The financial health of the Diocese of Michigan is a story in two parts. The diocesan budget, once a source of anxiety and conflict at diocesan conventions, is now stable and healthy and passes each year with little discussion. We have not had an operating deficit since 2009. The financial picture in congregations, however, is varied and many congregations face financial challenges.
In 2018, the diocese approved an operating budget of $2.3 million. The diocesan budget is healthy, with a good mix of diverse, sustainable funding sources. The largest source of funding (69% of Operating Revenues) currently comes from apportionment pledges, followed by investment income and contributions.
As you can see in the expense chart below, 15% of our budget goes to supporting the ministries of the wider church–The Episcopal Church and beyond. Nine percent goes toward our outreach efforts in our region, our nation, and around the world. Twenty-seven percent of our budget goes to providing direct services to our congregations and congregants. Twenty percent of our budget supports the needs of the bishop and all things canonical. And the remaining portion of our budget (29%) provides administrative support for all missions and ministries of the diocese.
Want more charts? See more details about our diocesan budget history.
The apportionment formula for the Diocese of Michigan is 10% of the average Normal Operating Income from the last three parochial reports of each congregation. In 2016, for the first time in some years, every congregation made a financial pledge to the diocese. The number of congregations paying the full apportionment has been growing over the last several years. In 2018, the rate increased to 73%, compared to 61% just a few years ago. Likewise, the shortfall in actual apportionment payments compared to the full apportionment calculation has been steadily dropping.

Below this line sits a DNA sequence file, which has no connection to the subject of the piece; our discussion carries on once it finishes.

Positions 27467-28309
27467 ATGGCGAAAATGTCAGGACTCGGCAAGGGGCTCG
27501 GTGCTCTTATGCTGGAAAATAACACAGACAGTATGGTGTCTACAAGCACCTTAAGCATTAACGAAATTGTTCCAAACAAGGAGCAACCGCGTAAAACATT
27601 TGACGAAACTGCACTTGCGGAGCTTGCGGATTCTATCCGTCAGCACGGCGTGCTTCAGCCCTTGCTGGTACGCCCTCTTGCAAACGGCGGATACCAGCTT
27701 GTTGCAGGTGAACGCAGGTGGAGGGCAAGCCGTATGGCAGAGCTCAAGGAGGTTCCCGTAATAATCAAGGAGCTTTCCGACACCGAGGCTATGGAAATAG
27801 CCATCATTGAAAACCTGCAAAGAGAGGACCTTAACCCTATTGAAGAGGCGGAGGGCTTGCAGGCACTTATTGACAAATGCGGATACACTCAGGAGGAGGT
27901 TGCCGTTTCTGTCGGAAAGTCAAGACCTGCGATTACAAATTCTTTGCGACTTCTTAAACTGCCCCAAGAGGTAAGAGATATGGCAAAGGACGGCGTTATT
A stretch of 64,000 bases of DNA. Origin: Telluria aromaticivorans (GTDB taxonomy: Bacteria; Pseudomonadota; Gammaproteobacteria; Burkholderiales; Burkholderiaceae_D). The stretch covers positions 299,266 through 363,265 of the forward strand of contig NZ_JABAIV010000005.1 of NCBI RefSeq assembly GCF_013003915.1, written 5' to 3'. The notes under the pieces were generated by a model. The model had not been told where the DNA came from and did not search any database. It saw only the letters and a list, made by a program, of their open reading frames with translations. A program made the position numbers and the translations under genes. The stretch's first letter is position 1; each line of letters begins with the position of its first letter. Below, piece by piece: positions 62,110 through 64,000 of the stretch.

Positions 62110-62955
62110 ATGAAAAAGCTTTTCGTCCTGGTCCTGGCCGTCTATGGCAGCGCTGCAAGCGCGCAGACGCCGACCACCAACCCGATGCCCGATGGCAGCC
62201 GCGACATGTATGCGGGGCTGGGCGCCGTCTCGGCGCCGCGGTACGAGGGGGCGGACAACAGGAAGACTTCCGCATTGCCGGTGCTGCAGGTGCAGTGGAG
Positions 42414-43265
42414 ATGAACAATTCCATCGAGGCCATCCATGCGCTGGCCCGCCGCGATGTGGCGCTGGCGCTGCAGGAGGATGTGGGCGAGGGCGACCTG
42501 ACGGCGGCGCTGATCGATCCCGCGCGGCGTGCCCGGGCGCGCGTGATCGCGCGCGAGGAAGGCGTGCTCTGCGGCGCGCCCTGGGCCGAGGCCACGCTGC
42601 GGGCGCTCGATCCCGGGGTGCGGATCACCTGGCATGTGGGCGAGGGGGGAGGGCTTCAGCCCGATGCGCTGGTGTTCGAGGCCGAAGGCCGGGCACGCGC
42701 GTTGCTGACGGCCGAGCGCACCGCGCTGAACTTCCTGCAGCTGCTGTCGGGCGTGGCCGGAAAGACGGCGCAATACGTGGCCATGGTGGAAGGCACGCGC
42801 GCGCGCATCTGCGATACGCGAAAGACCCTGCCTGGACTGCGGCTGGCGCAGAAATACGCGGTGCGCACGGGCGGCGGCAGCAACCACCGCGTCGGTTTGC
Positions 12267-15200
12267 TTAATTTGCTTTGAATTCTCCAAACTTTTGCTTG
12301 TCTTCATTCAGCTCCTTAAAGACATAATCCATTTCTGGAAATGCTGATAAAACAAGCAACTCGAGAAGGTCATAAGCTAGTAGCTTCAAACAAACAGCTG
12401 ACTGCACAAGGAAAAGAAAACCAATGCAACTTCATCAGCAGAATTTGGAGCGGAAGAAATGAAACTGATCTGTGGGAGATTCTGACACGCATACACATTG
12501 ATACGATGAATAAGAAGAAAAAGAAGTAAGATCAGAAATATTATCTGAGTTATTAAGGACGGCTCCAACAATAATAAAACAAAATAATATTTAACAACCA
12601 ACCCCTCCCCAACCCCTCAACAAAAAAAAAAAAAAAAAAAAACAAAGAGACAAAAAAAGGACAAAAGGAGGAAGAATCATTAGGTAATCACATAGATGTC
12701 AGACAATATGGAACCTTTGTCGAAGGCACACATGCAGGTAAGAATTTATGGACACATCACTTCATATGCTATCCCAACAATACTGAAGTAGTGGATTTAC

Diocesan investment balances have continued to grow during this economic cycle, both from market appreciation and also from new bequests. The withdrawal (dividend) rate, while too high in the recent past, currently sits at a very prudent and sustainable 4.15% of the average market value of the last 20 quarters.
In addition to the operating budget listed above, the diocese funds ministry through income from investments. These ministries include the support of curates and theological education, as well as a variety of loan and grant programs overseen by the Trustees and Diocesan Council. Many congregations have received help with capital projects through these loans and grants.
Congregational Finances and Membership
Despite the recent growth in the diocesan budget, many of the trend lines at the congregational level are not as favorable. As highlighted on “The Diocese Today” page, congregational membership and average Sunday attendance are down throughout the diocese. The number of congregations is shrinking. The number of large (Program and Transitional) congregations is decreasing while the number of smaller-sized (Family) congregations is growing, as larger congregations shrink.
By contrast, the largest congregations are getting larger and, in all congregations regardless of size, the average pledge is growing at far more than the rate of inflation. These two factors are largely driving the growing apportionment revenue.
In short, while we face the same systemic challenges as The Episcopal Church and other mainline churches both regionally and nationally, the Diocese of Michigan has the resources to live abundantly and to answer God’s call in this next chapter of our life together.